Spoonbillians Dianna and Harry Harris, Lyn Bollen and Russell Porter have made a difference to their street.
Spoonbillians Dianna and Harry Harris, Lyn Bollen and Russell Porter have made a difference to their street. Geoff Potter

Residents unite in green alliance

The poisoning of two 17-year-old swamp mahogany trees on their street prompted Spoonbill Street residents to form a green alliance and grow closer as neighbours.

A quarter of the homes on the street are part of the Living Smart program, which aims to encourage more sustainable living.

The residents hold working bees to maintain the green strip that makes their street unique.

Last weekend, they held a combined garage sale and set about madly selling stickers to raise money for the Koala Foundation.

Lyn Bollen, a Spoonbill resident of seven years, describes the transformation in the street as the silver lining to the cloud, the positive to come out of the poisoning.

“I think we all knew as residents the importance of that green strip but I think the poisoning of those trees rallied people into action,” she said.

Lyn, as Neighbourhood Watch coordinator, a role she inherited when the previous person could no longer continue in the position, was one of the first to hear about the poisoned trees.

She found herself in the centre of discussions and, with a background in community development work, was integral in shaping the street reaction.

The street rejected the idea of ugly signs warning about the penalties for damaging the trees, which she said would have been a punishment to everyone, and instead chose to focus on nurturing their bushland strip and adopting more environmentally friendly practices.

“Instead of getting bitter and angry we thought we'd try and find a positive way,” Lyn said.

“Once we found out the trees had been poisoned we didn't want to hit people over the head because it happened, but rather make sure it never happened again by understanding the importance of the environment and how we can work with it.”

Lyn said the relatively natural surrounds of Spoonbill Street meant that many of its residents had a strong sense of the environment.

The bushland strip down the centre of the street forms a wildlife corridor with bush to the north that links in with the nearby Noosa National Park.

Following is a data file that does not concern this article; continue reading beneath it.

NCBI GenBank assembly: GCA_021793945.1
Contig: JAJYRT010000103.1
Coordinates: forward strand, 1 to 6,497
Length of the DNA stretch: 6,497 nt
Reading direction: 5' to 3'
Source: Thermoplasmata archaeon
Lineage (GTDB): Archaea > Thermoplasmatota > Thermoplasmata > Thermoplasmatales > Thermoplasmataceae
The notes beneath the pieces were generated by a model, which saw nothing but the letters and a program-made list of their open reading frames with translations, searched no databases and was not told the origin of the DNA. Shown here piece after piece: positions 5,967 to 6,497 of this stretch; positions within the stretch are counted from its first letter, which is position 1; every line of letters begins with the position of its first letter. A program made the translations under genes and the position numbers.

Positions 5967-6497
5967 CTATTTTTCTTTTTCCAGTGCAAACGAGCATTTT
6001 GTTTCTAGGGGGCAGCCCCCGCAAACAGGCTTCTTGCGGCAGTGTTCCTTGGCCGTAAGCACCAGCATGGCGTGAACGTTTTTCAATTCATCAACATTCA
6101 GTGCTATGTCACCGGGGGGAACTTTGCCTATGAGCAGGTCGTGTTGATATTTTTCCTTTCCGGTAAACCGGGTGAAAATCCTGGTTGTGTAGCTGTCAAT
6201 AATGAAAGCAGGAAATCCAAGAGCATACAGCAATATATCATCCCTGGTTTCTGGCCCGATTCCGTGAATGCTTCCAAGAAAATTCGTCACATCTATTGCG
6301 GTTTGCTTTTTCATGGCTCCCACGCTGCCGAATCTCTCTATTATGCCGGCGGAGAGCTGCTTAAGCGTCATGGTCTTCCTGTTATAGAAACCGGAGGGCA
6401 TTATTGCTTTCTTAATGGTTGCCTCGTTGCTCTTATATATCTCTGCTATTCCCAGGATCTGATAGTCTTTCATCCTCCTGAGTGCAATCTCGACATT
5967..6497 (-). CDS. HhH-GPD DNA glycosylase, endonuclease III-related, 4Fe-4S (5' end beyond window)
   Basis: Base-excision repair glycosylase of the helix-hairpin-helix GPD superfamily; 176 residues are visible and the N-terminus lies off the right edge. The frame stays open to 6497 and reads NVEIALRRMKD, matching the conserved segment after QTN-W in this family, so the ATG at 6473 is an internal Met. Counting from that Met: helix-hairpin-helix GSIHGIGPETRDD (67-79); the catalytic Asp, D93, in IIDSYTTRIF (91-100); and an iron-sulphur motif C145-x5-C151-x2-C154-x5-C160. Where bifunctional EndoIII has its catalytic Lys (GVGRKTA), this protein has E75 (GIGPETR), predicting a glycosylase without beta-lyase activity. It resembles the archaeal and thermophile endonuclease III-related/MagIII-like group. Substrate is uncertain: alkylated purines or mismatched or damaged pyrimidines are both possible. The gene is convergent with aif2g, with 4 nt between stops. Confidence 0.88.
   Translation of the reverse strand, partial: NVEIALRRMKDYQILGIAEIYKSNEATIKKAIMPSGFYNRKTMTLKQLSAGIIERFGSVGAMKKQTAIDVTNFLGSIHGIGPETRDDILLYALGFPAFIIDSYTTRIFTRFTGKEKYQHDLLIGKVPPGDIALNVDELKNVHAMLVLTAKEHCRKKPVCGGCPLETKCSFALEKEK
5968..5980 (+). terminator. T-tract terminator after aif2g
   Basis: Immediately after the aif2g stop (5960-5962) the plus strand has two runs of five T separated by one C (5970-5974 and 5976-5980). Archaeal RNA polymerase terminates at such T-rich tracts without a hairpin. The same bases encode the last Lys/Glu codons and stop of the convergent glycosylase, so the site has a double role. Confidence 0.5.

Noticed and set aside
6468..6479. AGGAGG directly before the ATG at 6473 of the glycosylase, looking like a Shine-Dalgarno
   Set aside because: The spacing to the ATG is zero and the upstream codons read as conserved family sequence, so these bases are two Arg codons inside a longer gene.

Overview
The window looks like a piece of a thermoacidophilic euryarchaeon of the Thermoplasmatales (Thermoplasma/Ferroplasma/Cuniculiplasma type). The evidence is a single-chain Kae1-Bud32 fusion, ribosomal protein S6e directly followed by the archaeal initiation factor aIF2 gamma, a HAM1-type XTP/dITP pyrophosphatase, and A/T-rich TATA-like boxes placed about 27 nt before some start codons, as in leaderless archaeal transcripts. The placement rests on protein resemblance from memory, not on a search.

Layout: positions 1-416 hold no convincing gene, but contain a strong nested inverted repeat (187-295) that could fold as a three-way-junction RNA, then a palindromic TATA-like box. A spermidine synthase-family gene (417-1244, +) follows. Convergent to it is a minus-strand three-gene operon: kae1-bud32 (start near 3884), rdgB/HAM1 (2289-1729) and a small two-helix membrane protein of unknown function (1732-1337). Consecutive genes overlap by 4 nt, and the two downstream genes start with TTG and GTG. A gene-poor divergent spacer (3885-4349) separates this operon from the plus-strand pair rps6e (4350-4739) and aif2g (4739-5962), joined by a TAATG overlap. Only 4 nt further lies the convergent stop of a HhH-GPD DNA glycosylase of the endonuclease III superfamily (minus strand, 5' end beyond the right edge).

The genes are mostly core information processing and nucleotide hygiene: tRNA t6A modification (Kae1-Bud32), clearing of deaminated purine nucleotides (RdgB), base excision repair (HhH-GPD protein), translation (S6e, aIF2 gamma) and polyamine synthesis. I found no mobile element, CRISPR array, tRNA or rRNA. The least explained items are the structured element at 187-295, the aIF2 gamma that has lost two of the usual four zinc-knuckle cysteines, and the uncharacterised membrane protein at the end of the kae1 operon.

Harry Harris, who lives a few doors from Lyn and discovered the poisoned trees, said it was impossible not to be conscious of nature.

“You are really quite aware of the environment that you're living in and that's one of the reasons that made me notice those two trees had been poisoned,” he said.

Changes began when residents were surveyed about environmental initiatives they were carrying out at their homes.

A group called Green Sunshine approached residents about trialling a program aimed at creating sustainable neighbourhoods.

A Bushcare group was formed to look after the street's precious bushland strip.

Lyn said households had begun making simple changes to become more environmentally friendly, signing up for solar power and solar hot water and introducing garden-waste bins.

Sunshine Coast councillor Russell Green praised Spoonbill Street as “a great little community”.

He said that by assuming responsibility for their street and themselves, residents had taken back some of the load that had fallen on the council in modern times.

Spoonbill Street's community and environmental mindedness has even become a selling point for the street itself, with real estate advertisements making reference to its sense of community.

“We have other streets on the Sunshine Coast that could do the same things,” Mr Green said.

Lyn said the greatest reward for residents had been the return of a koala to the area.

A koala has not been sighted since six months before the trees were poisoned.

Varied descriptions suggested that two koalas might be back in the area, she said.

“We like to think its green karma,” Lyn said.

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